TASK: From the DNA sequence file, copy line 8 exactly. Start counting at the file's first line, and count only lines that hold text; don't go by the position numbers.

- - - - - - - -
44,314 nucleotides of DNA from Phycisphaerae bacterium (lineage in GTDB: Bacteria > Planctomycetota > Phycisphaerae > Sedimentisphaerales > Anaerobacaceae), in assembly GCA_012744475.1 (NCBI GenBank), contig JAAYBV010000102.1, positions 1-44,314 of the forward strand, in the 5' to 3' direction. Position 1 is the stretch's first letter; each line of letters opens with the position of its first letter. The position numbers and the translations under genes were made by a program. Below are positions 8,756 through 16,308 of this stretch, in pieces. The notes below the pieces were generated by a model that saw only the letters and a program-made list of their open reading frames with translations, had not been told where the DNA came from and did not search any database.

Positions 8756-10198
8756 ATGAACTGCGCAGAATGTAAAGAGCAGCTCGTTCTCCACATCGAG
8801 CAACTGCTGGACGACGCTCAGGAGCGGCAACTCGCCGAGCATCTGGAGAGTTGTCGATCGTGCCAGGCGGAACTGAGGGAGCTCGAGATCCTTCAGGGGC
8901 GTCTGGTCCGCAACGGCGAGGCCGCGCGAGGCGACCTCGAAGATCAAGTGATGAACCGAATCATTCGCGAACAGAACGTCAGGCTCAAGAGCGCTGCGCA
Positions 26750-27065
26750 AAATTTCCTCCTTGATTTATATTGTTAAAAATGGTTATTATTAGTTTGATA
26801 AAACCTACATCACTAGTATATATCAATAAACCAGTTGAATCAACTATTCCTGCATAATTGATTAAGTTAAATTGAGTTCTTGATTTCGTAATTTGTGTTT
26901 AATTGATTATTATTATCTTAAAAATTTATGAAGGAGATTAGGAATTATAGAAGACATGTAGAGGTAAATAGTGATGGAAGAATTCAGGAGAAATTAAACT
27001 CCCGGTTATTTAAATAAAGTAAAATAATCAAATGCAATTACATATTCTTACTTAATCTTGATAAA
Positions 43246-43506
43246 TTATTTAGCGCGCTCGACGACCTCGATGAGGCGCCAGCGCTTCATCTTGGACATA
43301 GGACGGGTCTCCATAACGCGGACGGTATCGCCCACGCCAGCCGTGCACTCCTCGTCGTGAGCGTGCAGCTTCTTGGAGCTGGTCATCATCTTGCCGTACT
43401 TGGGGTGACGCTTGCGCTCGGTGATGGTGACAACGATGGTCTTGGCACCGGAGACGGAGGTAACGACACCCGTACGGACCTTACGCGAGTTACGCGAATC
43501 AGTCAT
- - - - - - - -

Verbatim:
26801 AAACCTACATCACTAGTATATATCAATAAACCAGTTGAATCAACTATTCCTGCATAATTGATTAAGTTAAATTGAGTTCTTGATTTCGTAATTTGTGTTT